NTA/Republic Home Video's long-out-of-print videocassette naturally presents the film dubbed into English, but the job is incompletely done, with one scene of Spanish actors talking to one another in their native language subtitled in English (the words are not only horizontally cropped in this pan&scan transfer, but may also be vertically so, depending on your monitor's calibration). Also, scenes involving Aumont, Quesada and a young Spanish actor find the boy speaking in untranslated Spanish in response to their English dialogue; amusingly, they all seem to understand each other. As with many Republic tapes dating back to their earlier NTA incarnation, the film is presented in what appears to be its TV version; there is a brief through-the-suds glimpse of Zurokowska's nipple in a bubble bath scene, but more prolonged views of her nude body are splicily excised from a later sequence. (Nudity would also have been forbidden in any Spanish film of this vintage.) Some sources list this film as having been photographed in a scope ratio, but it was actually shot in a "Panoramico" (1.85:1) ratio, and cropped here to standard framing, with only a couple of instances of lateral scanning. The color quality of the tape looks surprisingly fresh and undated.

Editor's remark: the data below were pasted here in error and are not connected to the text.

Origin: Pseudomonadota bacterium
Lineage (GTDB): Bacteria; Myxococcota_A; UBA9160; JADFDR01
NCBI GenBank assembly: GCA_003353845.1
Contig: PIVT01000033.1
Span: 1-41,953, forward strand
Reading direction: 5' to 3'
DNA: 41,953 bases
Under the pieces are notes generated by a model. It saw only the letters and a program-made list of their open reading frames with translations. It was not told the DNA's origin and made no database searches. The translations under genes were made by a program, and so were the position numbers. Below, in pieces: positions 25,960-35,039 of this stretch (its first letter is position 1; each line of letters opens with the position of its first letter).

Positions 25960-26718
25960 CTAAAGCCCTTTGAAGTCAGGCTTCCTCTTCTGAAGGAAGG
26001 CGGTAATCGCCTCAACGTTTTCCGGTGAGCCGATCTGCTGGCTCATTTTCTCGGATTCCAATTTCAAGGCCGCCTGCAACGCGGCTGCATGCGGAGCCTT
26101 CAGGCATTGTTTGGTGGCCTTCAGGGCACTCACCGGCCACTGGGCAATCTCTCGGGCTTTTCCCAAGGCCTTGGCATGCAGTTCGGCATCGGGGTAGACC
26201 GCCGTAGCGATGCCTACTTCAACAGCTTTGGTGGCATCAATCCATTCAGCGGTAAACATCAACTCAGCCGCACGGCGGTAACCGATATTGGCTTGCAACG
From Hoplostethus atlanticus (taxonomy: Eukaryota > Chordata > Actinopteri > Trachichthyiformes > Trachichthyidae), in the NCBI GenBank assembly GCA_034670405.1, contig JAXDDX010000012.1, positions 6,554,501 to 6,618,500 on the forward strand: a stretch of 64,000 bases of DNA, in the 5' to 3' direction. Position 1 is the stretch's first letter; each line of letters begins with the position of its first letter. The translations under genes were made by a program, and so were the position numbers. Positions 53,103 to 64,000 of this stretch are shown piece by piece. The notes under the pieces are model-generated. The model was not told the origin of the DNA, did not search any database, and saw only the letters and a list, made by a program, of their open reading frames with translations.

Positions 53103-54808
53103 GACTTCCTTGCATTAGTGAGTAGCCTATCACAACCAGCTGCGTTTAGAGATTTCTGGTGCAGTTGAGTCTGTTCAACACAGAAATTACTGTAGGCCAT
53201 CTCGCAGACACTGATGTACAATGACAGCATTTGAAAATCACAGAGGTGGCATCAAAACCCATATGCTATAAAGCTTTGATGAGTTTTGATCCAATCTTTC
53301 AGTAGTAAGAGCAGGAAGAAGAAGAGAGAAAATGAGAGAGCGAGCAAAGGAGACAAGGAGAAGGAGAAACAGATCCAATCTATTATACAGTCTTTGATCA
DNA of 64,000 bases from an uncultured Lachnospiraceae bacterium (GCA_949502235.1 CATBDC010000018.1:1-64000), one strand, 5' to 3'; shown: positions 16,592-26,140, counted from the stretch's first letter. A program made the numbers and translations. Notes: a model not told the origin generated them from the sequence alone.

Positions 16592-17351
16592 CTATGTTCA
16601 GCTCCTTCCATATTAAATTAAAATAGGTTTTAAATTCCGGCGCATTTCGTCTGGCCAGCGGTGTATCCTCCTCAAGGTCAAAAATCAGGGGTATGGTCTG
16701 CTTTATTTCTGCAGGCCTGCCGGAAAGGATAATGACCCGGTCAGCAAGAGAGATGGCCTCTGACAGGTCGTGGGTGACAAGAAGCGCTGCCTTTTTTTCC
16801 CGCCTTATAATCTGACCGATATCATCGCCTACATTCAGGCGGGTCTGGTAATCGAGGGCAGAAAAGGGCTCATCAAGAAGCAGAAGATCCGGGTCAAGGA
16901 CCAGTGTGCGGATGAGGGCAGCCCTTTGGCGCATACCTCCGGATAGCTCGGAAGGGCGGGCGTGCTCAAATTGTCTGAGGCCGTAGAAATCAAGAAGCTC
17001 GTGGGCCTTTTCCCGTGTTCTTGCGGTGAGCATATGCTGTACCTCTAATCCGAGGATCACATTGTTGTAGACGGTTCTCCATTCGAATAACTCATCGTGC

CAULDRON OF BLOOD is also available here as a low-frills UK import Region 2 DVD from Orbit Media. This release is also said to feature a cropped standard ratio presentation, and Kim Newman informs me that it is also lacking the nudity absent from the NTA/Republic tape. It also includes an episode of Karloff's COLONEL MARCH OF SCOTLAND YARD series ("The Silver Curtain," featuring Anton Diffring) and bonus trailers as incentive. One of the trailers, appropriately, is for the aforementioned A BUCKET OF BLOOD.

Monday, January 01, 2007

VWb's New Year's Day Parade